As the diagnosis of sensory processing disorder (SPD) is advanced, it is important to investigate potential contributing factors to this disorder as well as early diagnostic signs. An exploratory descriptive study, utilizing retrospective chart review, was conducted to investigate the incidence of pre-, peri- and post-natal, birth and developmental problems in a sample of 1000 children with SPD and of 467 children with autism spectrum disorder (ASD), who also had SPD. This study revealed that although no one factor was strongly associated with SPD or ASD, an average of seven events for children with SPD and eight events for children with ASD occurred across categories. These included: one pre-natal/pregnancy problem, delivery complication, assisted delivery, gestational or birth-related injury/illness; one or more early childhood illnesses or injuries; two or more infancy/early childhood developmental problems; and one or more delayed early childhood developmental milestones. When comparing results to national studies of the typical population, most remarkable was the incidence of jaundice, three to four times higher in both the SPD and ASD groups than in typical children. In addition, rates of breech position, cord wrap/ prolapse, assisted delivery methods (particularly forceps and suction deliveries), and high birth-weight were greater in both groups. Incidence of premature birth was higher in the ASD although not significantly different from the SPD group. Also of note was a high frequency of absent or brief crawling phase, and high percentages of problems with ear infections, allergies, and maternal stresses during pregnancy.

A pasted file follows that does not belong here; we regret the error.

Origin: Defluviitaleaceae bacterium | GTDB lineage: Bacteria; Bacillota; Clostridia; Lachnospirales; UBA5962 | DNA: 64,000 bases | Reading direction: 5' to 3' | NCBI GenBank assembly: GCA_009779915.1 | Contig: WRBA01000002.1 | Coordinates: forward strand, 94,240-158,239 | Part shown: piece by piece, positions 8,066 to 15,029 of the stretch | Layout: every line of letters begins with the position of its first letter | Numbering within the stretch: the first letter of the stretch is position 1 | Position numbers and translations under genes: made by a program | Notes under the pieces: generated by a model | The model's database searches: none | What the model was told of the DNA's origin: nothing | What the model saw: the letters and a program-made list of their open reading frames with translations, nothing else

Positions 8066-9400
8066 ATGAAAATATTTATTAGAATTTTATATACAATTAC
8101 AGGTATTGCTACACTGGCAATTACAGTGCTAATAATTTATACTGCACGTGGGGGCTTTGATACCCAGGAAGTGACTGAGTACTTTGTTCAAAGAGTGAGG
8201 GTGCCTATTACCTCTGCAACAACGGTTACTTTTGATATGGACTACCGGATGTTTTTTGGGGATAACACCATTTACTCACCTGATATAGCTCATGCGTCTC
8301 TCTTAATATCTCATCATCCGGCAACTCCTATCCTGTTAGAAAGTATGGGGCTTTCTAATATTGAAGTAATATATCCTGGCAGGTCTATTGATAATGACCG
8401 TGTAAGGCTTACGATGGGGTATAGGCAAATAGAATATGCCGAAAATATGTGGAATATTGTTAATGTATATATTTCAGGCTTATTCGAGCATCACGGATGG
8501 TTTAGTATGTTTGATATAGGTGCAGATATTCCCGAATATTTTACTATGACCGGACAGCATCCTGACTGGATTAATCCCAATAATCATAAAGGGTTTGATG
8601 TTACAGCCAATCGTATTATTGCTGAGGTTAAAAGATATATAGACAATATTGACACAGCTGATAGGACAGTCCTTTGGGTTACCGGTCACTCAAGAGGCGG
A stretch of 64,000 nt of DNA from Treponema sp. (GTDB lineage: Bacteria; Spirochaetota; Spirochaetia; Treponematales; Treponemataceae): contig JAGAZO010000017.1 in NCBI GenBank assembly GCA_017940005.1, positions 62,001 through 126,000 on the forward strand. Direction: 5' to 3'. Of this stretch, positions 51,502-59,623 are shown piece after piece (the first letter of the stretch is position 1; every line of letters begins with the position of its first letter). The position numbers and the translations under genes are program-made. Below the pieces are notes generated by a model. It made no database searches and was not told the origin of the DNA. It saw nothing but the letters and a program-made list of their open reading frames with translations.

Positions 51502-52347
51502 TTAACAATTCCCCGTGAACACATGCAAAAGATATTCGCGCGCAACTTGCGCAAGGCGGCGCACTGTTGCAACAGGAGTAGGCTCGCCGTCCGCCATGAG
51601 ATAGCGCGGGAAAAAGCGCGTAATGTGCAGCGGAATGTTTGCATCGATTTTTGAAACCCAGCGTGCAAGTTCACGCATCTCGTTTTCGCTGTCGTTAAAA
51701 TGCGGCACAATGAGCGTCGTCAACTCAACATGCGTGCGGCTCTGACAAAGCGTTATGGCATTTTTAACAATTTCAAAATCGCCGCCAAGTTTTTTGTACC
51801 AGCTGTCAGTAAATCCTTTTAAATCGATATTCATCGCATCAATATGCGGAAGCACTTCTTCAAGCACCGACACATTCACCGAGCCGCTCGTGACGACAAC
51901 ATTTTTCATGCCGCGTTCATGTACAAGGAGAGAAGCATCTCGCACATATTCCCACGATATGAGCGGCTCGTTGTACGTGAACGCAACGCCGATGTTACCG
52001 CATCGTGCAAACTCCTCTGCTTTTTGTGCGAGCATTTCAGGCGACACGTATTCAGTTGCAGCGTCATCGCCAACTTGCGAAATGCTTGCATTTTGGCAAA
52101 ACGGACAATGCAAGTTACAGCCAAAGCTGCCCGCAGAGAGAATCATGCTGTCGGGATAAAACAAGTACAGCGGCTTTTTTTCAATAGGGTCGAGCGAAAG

Keywords: allergies; assisted deliveries; birth weight; crawling; delivery complications; jaundice; maternal stress.